The European Commission said on Wednesday it had given its consent to the deal by oil and gas companies BP plc (LON:BP) in the UK, Chevron (NYSE:CVX) in the US, Italian Eni SpA (BIT:ENI), French Total SA (EPA:TOT) and Angolan Sonangol to take joint control of liquefied natural gas producer and supplier Angola LNG Ltd.
The regulator said it had found no competition concerns regarding the deal as the joint venture is anticipated to have a moderate market share, leaving room for a number of credible competitors in the market of interest for the EC whose ability to access re-gasification terminals will not be changed.
The JV would transform natural gas into LNG which it would then sell to clients around the world for re-gasification.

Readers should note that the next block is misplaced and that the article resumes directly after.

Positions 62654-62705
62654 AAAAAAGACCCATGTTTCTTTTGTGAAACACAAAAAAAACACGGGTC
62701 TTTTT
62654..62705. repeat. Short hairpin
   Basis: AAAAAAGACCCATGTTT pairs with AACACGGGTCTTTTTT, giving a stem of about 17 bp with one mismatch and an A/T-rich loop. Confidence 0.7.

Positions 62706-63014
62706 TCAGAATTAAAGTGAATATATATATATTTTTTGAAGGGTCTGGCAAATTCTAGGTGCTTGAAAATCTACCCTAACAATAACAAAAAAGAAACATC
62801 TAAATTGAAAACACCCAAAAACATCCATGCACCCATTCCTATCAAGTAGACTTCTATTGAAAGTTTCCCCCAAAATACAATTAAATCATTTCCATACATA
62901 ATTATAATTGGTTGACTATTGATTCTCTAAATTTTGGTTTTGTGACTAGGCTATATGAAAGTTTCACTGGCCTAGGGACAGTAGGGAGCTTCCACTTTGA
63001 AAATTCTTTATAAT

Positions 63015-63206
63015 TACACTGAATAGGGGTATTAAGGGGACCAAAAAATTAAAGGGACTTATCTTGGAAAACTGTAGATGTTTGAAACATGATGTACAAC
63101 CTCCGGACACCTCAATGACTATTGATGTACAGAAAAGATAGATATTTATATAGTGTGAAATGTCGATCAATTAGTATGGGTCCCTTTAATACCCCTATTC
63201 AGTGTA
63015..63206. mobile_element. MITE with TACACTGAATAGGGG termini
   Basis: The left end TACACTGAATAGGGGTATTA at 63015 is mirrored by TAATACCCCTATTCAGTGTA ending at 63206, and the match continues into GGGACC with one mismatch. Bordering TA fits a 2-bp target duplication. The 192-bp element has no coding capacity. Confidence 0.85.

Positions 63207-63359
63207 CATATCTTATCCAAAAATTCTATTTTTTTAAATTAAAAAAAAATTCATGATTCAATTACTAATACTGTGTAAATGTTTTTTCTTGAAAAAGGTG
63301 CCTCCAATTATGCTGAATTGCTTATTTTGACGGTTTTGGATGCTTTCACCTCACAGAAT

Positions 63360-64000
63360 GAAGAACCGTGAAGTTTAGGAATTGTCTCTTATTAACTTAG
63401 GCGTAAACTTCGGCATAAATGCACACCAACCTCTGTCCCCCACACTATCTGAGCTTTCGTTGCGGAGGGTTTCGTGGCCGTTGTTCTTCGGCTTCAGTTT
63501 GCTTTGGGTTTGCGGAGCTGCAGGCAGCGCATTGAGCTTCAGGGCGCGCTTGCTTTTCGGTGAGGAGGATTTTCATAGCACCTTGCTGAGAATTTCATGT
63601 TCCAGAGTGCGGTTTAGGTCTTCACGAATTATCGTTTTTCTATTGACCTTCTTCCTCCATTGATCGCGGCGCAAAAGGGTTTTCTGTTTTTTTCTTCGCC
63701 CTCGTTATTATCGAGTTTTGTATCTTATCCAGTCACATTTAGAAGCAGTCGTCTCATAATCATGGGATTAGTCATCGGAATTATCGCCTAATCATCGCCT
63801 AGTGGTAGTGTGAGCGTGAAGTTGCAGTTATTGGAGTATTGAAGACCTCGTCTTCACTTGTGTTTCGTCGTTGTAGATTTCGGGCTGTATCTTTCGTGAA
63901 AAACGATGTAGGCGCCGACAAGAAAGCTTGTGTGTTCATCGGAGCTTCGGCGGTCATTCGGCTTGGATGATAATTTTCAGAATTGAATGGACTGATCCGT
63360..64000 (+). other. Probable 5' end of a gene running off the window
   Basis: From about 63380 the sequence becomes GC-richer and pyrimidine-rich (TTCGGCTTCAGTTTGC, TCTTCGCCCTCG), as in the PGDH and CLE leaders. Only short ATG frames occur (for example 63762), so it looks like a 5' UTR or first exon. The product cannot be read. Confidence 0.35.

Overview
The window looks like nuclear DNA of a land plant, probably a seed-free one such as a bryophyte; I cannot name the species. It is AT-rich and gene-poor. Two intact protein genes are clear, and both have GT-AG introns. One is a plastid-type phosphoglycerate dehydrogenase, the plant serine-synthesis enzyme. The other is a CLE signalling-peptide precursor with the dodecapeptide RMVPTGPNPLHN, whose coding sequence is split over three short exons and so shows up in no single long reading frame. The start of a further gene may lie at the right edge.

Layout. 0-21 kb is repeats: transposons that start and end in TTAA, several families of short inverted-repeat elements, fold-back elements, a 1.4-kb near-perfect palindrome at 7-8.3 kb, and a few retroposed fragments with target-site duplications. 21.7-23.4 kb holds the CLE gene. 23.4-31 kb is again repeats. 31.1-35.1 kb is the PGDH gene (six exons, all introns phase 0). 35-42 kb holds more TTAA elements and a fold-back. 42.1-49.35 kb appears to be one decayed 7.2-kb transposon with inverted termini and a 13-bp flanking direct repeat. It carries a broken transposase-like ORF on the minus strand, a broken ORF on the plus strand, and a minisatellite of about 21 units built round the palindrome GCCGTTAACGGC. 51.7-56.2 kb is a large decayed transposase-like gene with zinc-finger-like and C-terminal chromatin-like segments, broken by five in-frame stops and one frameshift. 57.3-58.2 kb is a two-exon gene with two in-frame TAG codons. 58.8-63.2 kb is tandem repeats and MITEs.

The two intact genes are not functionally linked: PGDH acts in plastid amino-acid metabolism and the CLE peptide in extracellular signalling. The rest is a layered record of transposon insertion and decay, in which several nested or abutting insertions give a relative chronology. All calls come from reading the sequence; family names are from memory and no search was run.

It would use natural gas obtained as a by-product from oil production and transported along pipelines to its liquefaction plant in Angola.
Although Total, Eni and BP hold capacity rights in re-gasification terminals in the European Economic Area, third party access to these terminals is ensured under the European Union (EU) law, the EC said, adding that the JV deal would not result in any changes in the competitors’ ability to access gas import infrastructures.
Based on all these findings, the EC concluded that competition in Europe will not be affected by the transaction, it said.
According to a memorandum of understanding (MoU) signed in 2007, Chevron would have 36.4% in the JV, Sonangol would hold 22.8%, Eni 13.6%, Total 13.6%, and BP 13.6%.